A boisterous rally, police cars and announcements over loudpeakers in San Francisco are usually cause for alarm but on Wednesday night, those were the ingredients for a celebratory occasion.
Hundreds of people marched from San Francisco's Castro District to City Hall Wednesday night to celebrate a federal judge's ruling that California's voter-enacted ban on gay marriage is unconstitutional.
U.S. District Judge Vaughn Walker ruled Wednesday that Proposition 8, the November 2008 initiative that banned gay marriage in the state, violated the U.S. Constitution's guarantees of equal treatment and due process.
A police escort accompanied the marchers from Market and Castro streets at about 6 p.m. and up Market Street to City Hall. It took the group about an hour to make their victory march.
Members of the crowd carried giant rainbow flags and signs that read, "Everyone deserves the right to marry." A truck drove alongside the procession playing the Queen song "We are the Champions" over loudspeakers.
Police spokesman Officer Samson Chan said police would continue to monitor the crowd at City Hall.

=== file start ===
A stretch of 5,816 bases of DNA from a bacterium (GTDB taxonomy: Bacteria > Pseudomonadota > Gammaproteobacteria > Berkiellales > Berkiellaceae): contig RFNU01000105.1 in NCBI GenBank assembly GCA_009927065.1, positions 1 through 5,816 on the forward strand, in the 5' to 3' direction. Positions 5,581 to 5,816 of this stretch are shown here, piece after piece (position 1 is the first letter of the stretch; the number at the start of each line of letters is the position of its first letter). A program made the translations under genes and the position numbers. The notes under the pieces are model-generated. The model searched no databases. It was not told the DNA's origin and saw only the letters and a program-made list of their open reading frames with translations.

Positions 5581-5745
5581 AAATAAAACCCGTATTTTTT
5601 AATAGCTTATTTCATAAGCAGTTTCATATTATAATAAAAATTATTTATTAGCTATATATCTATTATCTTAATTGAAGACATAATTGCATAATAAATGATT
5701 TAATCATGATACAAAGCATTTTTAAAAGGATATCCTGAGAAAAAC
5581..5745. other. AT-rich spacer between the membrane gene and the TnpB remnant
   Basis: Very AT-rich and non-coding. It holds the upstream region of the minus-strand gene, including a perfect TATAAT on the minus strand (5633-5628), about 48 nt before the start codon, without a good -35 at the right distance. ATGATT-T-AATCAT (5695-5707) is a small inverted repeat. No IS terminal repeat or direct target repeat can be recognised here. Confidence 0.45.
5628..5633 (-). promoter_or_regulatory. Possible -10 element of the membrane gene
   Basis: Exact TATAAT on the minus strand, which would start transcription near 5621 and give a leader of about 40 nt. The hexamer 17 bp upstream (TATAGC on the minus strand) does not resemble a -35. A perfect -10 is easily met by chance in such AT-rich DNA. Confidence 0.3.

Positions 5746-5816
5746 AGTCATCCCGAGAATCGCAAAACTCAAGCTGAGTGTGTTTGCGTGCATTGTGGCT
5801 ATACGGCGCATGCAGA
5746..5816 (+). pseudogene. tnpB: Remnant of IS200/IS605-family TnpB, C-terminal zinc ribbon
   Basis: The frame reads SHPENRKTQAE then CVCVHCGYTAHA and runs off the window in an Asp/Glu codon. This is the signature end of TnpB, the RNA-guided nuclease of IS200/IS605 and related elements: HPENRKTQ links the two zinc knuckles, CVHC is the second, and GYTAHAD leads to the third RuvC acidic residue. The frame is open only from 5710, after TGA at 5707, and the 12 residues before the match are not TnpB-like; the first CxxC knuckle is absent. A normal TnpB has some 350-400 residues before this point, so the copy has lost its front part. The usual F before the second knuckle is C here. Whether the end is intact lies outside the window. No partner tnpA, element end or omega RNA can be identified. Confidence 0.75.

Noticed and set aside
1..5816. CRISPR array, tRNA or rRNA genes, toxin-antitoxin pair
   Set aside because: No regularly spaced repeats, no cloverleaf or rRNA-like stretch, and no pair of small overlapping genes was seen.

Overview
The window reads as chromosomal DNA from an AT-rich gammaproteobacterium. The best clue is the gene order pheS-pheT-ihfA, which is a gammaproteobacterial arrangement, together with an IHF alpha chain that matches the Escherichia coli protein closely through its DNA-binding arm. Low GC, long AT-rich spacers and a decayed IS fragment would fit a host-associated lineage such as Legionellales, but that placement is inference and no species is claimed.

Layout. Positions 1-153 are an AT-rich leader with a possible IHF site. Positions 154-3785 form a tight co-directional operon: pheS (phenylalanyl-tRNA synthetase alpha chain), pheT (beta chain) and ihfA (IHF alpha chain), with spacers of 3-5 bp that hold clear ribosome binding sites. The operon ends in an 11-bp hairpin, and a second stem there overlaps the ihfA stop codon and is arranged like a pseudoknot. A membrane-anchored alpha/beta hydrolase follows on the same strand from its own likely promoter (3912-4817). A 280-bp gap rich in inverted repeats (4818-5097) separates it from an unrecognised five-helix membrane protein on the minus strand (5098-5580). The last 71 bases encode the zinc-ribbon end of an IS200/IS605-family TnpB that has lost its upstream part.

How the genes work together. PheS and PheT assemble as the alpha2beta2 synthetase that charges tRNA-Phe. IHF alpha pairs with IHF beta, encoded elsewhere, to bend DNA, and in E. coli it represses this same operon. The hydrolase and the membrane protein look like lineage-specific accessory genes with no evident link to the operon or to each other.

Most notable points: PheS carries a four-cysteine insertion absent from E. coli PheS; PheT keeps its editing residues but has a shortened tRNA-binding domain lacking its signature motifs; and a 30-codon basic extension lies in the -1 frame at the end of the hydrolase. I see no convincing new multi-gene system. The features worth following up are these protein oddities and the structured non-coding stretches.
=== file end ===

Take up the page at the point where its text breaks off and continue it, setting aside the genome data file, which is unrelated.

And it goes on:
"So far we've had no issues," Chan said. "It's more of a celebratory mood."
Proposition 8, approved by California voters as a state constitutional amendment, provided that "only marriage between a man and a woman is valid or recognized in California."
Two same-sex couples, including one from Berkeley, opposed the initiative this year in the nation's first federal court trial challenging a state ban on same-sex marriage under the U.S. Constitution.
Walker heard evidence in the nonjury trial in January, and closing arguments were presented in June.
Others, including San Francisco Mayor Gavin Newsom and Governor Arnold Schwarzenegger, praised Walker's ruling Wednesday.
"For the hundreds of thousands of Californians in gay and lesbian households who are managing their day-to-day lives, this decision affirms the full legal protections and safeguards I believe everyone deserves," Schwarzenegger said.
Bay City News contributed to this report.